How much will Newt Gingrich's personal baggage affect his run for the White Hou

    It was only a matter of time. It always is.
    With Newt Gingrich suddenly rising big time in the polls, his opponents are starting to make an issue of his personal baggage. The tabloid stuff - like the fact that the former house speaker is on his third marriage and is an adulterer.
    Politico reports that there's a flyer circulating in Iowa from a group called Christian Leaders in Government.
    Among other things, it asks: If Newt Gingrich can't be faithful to his wife, how can we trust him to be faithful to conservative voters?"
    Airing a candidate's dirty laundry is nothing new... especially in the primaries in early voting states.
    The Christian Science Monitor reports that while there have been several presidents unfaithful to their wives, Ronald Reagan has been the only divorced president. Gingrich has both strikes against him.
    Experts say Gingrich will have to address his personal past, but some believe voters won't dwell on it. Like him or not, Gingrich is a smart guy who might be the most capable of the current GOP batch of dealing with the critical issues we face. The bar isn't exactly high.
    Plus half of Americans get divorced these days. And if every politician who has been unfaithful left office, Washington would be a ghost town.
    But not everyone thinks it's not that big a deal. A columnist at Salon.com writes that Gingrich "committed so many political and ethical transgressions that his baggage has baggage."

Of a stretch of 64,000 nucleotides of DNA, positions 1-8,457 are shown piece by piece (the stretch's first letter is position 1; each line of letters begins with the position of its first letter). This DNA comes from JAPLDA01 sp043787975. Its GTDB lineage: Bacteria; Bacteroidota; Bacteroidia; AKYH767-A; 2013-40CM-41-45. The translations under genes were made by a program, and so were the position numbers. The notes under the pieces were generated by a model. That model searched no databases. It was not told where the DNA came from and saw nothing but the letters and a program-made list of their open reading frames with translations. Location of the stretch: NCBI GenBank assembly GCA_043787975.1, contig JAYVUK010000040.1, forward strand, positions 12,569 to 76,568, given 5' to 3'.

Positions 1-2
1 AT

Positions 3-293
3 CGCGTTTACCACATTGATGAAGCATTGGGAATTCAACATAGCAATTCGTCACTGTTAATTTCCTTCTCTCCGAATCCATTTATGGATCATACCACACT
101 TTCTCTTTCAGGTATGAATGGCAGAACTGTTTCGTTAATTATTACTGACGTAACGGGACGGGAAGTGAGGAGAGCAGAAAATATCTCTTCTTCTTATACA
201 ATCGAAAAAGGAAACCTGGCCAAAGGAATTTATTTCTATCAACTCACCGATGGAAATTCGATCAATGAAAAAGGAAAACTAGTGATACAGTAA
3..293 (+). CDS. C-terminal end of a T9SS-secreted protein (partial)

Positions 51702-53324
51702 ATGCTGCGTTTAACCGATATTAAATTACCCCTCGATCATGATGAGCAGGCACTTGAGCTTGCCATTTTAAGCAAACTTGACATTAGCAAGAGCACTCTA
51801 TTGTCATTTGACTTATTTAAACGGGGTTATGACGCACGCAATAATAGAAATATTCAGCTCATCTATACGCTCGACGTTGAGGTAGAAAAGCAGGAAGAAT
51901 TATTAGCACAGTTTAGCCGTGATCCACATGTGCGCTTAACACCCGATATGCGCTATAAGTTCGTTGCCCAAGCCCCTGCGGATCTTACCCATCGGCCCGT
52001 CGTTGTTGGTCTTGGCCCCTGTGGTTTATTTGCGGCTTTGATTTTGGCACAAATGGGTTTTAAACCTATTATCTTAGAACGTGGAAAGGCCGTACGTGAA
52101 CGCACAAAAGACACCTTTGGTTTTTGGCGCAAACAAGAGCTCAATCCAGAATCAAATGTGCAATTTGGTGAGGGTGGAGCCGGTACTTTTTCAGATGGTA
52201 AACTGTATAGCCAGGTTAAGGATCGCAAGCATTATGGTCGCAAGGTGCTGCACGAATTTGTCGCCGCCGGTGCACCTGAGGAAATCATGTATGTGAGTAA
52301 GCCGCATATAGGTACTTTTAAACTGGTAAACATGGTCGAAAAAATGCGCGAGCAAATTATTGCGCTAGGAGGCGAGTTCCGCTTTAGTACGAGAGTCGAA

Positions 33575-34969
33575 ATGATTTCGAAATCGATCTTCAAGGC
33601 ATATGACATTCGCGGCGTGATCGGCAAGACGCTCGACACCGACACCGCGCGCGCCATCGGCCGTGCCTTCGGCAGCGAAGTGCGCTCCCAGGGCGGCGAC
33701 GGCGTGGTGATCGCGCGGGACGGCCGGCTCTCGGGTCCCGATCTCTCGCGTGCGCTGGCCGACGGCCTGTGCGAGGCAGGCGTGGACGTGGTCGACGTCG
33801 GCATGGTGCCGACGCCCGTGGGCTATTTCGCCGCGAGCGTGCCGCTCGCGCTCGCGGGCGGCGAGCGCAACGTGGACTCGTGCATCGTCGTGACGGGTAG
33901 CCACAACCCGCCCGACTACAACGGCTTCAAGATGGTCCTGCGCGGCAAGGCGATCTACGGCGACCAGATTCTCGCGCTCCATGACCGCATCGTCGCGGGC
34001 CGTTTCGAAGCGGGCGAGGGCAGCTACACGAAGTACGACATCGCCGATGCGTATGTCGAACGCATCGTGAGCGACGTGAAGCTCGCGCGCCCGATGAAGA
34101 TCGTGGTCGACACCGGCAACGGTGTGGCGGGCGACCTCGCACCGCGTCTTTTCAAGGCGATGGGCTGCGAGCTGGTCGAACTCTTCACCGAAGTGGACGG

Gingrich is twice divorced. He left his first wife after her cancer treatment and he left his second wife for a staffer.
    UPDATE: We heard from Newt Gingrich’s daughter, Jackie Gingrich Cushman. She says that Newt Gingrich and her mother (his first wife) were in the process of dissolving their marriage weeks before her mom went into the hospital to have a tumor removed. She says the tumor was benign; there was no cancer. Gingrich Cushman suggests that time and the media have created an inaccurate impression of what really happened.
    Gingrich says he expects questions about his three marriages and infidelity. But he insists he's happily married and has reconciled all this with God.
    Here’s my question to you: How much will Newt Gingrich's personal baggage affect his run for the White House?

    Jailed Afghan rape victim has sentence reduced, remains in jail


    Kabul, Afghanistan ,Afghan prosecutors announced Wednesday that a young rape victim, jailed for adultery after reporting the crime and pushed into marrying her attacker, would have her sentence reduced from twelve to three years. The prosecutor said she would, for now, remain in jail -- with her child -- for not reporting her attack fast enough.
    In a remarkable case that is all too common in Afghanistan but has drawn international attention, 21-year-old Gulnaz was attacked by a relative two years ago, but sentenced to 12 years in jail for adultery.
    She has since given birth to a girl from the attack. Because of the dishonor of sex outside of wedlock, she had been given the choice of marrying her attacker to get out of jail and legitimize her infant daughter in the eyes of Afghanistan's conservative society.